IN THEIR OWN WORDS: Hillsboro mayoral forum (Part 4 of 4)

What do you want Hillsboro to be like in 10 years?

CHARLOTTE KENNEDY-TAKAHASHI: I know we need a new restaurant. I’d like to see a quarter of downtown pulled down even though my family built some of if. I’d like to see downtown as the center of life again. My mom always talked about how exciting Hillsboro was on Saturdays. I don’t if we’ll ever regain that, but I vision downtown as central for walking and doing all kinds of things. I think we need to have a renewed downtown with different functions.

I also think the Arts & Crafts Fair has become dull. I think we need to learn to work on more entertainment. There should be a fair where we really have some excitement going there. I think we’re allowing people to come to our city and sell their stuff. I think we should revitalize that fair.

I think an 18-hole golf course is something my husband would like very much. Whether that’s possible, I don’t know, but the nine-hole one is fantastic.

I definitely think we need to landscape. Why don’t we make this a city of gardens? Why don’t we make it a city of trees? Why don’t we make it a beautiful city? I was just looking at a TV program about a city that is a city of tulips. I’m not saying we need to do that, but we should do something to make this city beautiful. Don’t you want to live in a beautiful city? I want to live in a beautiful city.

We do have sources of beauty in this city, we just need more.

LOU THURSTON: In 10 years I hope we can look back and see positive changes in the areas I’ve mentioned.

I hope Hillsboro remains a growing and vibrant, relevant community. That our business parks are full and bustling, that our Main Street is busy, and especially seeing growth in our schools because that will mean families are moving to Hillsboro.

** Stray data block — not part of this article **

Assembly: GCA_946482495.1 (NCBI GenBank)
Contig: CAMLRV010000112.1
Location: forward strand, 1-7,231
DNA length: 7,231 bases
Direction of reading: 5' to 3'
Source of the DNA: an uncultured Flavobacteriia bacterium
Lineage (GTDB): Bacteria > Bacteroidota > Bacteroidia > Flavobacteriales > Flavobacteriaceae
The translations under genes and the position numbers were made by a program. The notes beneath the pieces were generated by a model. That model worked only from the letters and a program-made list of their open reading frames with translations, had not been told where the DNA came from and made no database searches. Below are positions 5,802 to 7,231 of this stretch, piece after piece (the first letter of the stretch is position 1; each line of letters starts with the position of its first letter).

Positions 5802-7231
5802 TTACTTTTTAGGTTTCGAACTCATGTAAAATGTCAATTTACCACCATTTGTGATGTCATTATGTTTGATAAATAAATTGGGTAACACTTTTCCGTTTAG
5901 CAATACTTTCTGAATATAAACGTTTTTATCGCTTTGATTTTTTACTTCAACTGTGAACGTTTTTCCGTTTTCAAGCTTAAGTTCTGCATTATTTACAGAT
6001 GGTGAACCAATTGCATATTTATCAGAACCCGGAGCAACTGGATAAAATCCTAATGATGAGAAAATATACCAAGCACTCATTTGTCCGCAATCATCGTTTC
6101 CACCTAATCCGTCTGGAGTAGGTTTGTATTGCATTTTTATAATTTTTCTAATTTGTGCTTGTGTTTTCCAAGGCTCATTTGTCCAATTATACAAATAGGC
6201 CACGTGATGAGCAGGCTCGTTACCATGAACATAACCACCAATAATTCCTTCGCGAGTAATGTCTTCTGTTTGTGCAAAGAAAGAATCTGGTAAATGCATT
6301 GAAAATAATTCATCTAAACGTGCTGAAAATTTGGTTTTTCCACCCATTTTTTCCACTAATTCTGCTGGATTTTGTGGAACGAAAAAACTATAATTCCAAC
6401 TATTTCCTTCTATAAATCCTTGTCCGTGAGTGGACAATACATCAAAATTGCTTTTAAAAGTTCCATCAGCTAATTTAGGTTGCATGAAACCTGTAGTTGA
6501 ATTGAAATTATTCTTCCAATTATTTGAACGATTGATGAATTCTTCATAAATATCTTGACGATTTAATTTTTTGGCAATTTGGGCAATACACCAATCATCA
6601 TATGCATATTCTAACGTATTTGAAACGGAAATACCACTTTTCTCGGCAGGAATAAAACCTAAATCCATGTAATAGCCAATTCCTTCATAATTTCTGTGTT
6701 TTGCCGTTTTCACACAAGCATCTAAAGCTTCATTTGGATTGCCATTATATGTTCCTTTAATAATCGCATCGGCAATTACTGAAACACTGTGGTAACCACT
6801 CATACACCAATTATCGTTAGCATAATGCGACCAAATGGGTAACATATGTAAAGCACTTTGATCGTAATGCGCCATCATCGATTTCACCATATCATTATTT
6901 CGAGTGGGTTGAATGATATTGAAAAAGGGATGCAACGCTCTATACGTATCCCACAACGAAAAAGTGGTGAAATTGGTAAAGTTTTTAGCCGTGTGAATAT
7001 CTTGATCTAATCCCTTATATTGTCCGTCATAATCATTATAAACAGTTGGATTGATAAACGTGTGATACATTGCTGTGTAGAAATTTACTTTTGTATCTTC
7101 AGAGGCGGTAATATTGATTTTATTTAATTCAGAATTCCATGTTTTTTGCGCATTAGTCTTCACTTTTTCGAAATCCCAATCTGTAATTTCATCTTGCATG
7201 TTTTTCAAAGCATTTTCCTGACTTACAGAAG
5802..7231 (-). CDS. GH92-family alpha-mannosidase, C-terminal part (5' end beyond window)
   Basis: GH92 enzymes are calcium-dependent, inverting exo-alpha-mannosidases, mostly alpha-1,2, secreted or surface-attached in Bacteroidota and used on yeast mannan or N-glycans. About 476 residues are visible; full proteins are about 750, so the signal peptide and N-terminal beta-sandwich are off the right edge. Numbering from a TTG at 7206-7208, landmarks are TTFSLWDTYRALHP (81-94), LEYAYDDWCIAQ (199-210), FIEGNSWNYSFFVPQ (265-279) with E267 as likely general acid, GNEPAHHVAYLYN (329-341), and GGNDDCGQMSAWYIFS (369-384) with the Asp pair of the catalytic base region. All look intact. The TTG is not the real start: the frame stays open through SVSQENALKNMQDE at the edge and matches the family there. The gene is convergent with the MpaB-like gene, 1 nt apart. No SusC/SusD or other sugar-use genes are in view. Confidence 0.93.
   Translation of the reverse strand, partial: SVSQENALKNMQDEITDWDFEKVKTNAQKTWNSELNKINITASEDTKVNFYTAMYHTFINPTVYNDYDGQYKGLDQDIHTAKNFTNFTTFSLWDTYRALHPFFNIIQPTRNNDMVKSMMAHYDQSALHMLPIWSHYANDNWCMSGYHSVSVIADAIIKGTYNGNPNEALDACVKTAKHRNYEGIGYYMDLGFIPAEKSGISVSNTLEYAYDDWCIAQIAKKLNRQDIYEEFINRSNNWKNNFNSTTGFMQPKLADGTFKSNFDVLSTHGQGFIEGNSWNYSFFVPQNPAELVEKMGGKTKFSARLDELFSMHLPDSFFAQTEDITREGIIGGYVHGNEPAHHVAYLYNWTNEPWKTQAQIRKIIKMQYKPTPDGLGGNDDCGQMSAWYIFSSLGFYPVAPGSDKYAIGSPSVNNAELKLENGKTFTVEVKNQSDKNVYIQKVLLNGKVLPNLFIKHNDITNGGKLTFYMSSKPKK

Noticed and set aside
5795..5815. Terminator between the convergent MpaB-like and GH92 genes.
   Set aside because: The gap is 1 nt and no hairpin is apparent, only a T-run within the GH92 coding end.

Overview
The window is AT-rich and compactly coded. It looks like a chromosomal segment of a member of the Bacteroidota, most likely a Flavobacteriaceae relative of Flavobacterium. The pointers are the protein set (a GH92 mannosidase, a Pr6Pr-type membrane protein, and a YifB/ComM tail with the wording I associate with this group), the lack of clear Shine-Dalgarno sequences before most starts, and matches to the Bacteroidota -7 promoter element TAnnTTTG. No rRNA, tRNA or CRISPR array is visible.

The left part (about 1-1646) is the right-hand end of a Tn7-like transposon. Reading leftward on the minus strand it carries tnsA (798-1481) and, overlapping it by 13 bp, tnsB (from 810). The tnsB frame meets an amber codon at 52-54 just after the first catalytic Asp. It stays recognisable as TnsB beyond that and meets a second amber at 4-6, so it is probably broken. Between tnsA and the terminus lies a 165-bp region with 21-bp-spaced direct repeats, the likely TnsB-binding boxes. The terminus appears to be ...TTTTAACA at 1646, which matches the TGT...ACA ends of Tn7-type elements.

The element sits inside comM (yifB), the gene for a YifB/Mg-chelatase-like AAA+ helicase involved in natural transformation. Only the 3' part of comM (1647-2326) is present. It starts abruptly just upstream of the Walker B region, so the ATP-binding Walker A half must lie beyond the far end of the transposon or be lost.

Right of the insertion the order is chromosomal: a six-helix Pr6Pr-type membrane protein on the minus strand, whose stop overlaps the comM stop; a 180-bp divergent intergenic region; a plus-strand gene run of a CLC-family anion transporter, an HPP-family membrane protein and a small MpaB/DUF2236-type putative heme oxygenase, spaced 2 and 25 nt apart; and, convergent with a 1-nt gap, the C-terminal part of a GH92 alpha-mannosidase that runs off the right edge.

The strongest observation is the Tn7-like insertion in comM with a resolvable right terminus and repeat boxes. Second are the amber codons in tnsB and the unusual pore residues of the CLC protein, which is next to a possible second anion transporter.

I hope Hillsboro is a center of excellence for entrepreneurship. I believe strongly in entrepreneurship. The business we have stayed in Hillsboro with entrepreneurial-based operations. They have been key to our growth in the past, they’ll continue to be our key to growth in the future.

So I want to see Hillsboro as a center of excellence in entrepreneurship, in starting and growing new businesses—that the next generation sees Hillsboro as a place they want to be, a place where they want to raise their family and a place where they want to be involved in making Hills­boro better than before.

We have a great foundation to build on. I’ll end with another quote from Simon Sinek: “Vision is like a dream, it will disappear unless you do something with it.”

I look forward to growing Hillsboro together with you.

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QUESTIONS FROM

THE AUDIENCE

Given that several businesses have left town in past years, how can we reverse that trend?